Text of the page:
St. Jude, Former Exec Settle Noncompete Dispute

Neither St. Jude nor rival Medtronic-the company that Joseph McCullough joined after leaving his former post-would specify the terms of the settlement or reveal McCullough's employment status.

St. Jude Medical, Inc., and former executive Joseph McCullough settled a lawsuit in which St. Jude accused McCullough of violating a noncompete agreement when he accepted a job with competitor Medtronic, Inc.

St. Jude and Medtronic representatives confirmed Wednesday morning that a settlement was reached-but neither company would specify the terms of the agreement or reveal McCullough's employment status.

In the lawsuit, filed in Ramsey County District Court in July, Little Canada-based St. Jude said that McCullough used to be one of two group presidents reporting directly to President and CEO Daniel Starks. In that role, he was directly responsible for managing the marketing and sale of St. Jude's entire line of cardiovascular products for the treatment of heart disease-and had “complete and unfettered” access to the company's “most sensitive and confidential information” regarding its global operations and long-term strategic plans.

McCullough joined St. Jude in 1994 and worked his way up the ranks. Between July 2001 and December 2007, prior to becoming a group president, he oversaw St. Jude's international business.

According to the complaint, between 2006 and 2008, McCullough was one of St. Jude's four highest-paid executives. In 2008, he received more than $5 million in total compensation, including a base salary of $1.2 million and stock options worth about $4.15 million.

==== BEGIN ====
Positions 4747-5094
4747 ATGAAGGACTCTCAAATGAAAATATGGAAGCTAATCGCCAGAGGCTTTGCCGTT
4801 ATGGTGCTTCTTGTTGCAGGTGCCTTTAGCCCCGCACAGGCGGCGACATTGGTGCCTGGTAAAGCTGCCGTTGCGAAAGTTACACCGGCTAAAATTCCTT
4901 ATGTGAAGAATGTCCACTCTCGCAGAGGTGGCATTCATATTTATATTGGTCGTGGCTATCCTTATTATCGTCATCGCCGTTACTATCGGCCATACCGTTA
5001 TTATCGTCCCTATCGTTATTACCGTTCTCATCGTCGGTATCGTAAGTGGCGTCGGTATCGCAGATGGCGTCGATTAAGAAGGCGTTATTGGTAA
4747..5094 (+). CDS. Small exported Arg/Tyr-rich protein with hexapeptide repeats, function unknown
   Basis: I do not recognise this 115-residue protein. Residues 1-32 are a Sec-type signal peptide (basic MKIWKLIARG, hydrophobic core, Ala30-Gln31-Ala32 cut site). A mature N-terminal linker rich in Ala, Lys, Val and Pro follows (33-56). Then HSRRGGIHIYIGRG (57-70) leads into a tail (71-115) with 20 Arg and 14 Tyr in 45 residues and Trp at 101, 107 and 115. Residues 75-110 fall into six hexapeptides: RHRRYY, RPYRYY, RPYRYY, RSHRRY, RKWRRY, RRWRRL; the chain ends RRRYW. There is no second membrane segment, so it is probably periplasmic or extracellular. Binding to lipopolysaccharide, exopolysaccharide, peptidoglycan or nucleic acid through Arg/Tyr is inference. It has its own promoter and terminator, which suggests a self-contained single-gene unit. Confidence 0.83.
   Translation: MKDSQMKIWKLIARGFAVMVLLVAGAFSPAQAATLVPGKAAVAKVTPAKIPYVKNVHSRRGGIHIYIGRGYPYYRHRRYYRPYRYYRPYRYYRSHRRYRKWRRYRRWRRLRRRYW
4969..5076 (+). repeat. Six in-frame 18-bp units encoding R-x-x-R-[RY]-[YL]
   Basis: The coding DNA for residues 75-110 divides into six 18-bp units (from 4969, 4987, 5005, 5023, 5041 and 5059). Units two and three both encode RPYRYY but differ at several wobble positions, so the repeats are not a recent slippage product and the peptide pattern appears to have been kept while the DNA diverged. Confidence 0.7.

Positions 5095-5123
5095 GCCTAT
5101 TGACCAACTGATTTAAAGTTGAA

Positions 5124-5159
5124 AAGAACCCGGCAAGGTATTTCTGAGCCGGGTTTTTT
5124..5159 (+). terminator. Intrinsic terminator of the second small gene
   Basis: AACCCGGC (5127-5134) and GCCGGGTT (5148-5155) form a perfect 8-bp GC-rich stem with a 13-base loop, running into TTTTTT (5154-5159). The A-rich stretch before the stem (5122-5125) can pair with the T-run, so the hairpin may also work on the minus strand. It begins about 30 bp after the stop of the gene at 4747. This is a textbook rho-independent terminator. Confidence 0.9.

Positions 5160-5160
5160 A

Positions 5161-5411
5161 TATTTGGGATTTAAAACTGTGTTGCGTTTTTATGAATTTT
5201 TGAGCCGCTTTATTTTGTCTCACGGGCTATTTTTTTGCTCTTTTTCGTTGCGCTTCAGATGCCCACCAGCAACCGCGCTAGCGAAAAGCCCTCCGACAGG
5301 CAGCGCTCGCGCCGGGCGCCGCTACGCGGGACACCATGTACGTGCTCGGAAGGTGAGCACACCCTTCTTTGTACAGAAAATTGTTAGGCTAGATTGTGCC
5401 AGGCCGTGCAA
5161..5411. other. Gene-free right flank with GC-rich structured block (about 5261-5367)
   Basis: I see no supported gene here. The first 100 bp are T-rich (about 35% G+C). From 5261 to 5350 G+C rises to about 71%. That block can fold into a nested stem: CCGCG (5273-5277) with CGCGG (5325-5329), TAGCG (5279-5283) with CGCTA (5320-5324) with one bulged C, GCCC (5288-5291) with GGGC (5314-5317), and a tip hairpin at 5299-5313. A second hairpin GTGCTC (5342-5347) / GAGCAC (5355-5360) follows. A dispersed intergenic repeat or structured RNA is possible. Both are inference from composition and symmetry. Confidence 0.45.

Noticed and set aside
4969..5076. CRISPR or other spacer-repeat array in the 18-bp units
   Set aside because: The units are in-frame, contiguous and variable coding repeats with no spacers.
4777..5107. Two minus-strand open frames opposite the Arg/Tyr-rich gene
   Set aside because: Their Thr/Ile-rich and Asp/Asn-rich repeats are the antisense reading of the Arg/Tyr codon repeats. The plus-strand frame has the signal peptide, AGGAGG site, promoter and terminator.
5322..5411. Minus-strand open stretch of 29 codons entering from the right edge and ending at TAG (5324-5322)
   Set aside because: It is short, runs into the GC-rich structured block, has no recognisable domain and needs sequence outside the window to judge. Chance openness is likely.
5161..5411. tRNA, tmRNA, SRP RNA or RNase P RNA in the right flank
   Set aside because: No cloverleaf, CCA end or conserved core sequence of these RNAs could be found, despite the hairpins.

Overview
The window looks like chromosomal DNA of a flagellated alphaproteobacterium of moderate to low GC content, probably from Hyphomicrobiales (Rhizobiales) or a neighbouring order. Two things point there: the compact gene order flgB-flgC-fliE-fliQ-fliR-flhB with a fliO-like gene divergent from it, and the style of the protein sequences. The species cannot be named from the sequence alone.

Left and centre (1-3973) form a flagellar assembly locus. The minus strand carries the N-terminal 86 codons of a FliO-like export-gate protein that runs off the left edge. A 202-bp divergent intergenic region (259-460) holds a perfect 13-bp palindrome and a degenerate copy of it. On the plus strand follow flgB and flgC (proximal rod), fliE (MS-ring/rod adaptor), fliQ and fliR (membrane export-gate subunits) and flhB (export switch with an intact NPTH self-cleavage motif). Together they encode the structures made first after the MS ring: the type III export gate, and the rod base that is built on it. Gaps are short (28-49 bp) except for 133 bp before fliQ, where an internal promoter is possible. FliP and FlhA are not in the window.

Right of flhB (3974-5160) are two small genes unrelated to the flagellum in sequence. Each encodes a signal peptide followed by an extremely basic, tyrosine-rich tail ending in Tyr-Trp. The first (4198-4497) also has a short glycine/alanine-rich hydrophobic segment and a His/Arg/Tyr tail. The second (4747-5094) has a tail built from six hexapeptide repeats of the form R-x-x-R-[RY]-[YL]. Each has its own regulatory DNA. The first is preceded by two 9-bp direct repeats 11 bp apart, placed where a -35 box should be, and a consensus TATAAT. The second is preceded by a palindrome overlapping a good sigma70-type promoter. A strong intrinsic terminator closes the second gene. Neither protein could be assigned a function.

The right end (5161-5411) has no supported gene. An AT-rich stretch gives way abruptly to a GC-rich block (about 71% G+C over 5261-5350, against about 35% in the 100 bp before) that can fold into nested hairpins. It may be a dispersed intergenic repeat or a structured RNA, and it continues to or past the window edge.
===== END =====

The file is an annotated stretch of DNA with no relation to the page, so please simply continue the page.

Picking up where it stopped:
On October 2, 2007, McCullough allegedly entered into a noncompete agreement under which he was prohibited from working for a St. Jude competitor in any capacity for at least a year. According to St. Jude, the noncompete agreement runs through May 2011.

In 2009, Starks and McCullough agreed that McCullough would resign and worked together to develop a transition plan, the lawsuit said. McCullough surrendered his responsibilities as group president, effective November 2009, and his annual salary was reduced to $500,000. St. Jude agreed to keep paying him through December 2010 to give him time for his stock options to vest. In return, McCullough agreed to honor his noncompete agreement.

But on May 10, 2010, McCullough allegedly told St. Jude that he was no longer an employee and exercised stock options worth $2.1 million. Earlier this month, McCullough went to work for Fridley-based Medtronic with the title of international general manager, cardiovascular commercial operations, developed markets.

In its formal complaint, St. Jude had requested a temporary restraining order preventing McCullough from working at Medtronic until May 2011. A couple of weeks later, in mid-August, District Court Judge M. Michael Monahan ruled that McCullough couldn't join Medtronic until November.

Monahan wrote in his order that both McCullough and Medtronic “recognized that they were embarking upon a relationship that was laden with serious legal and ethical problems” when McCullough began working at the medical-device company. He added, “Thankfully, I am not required to deal with the ethical.”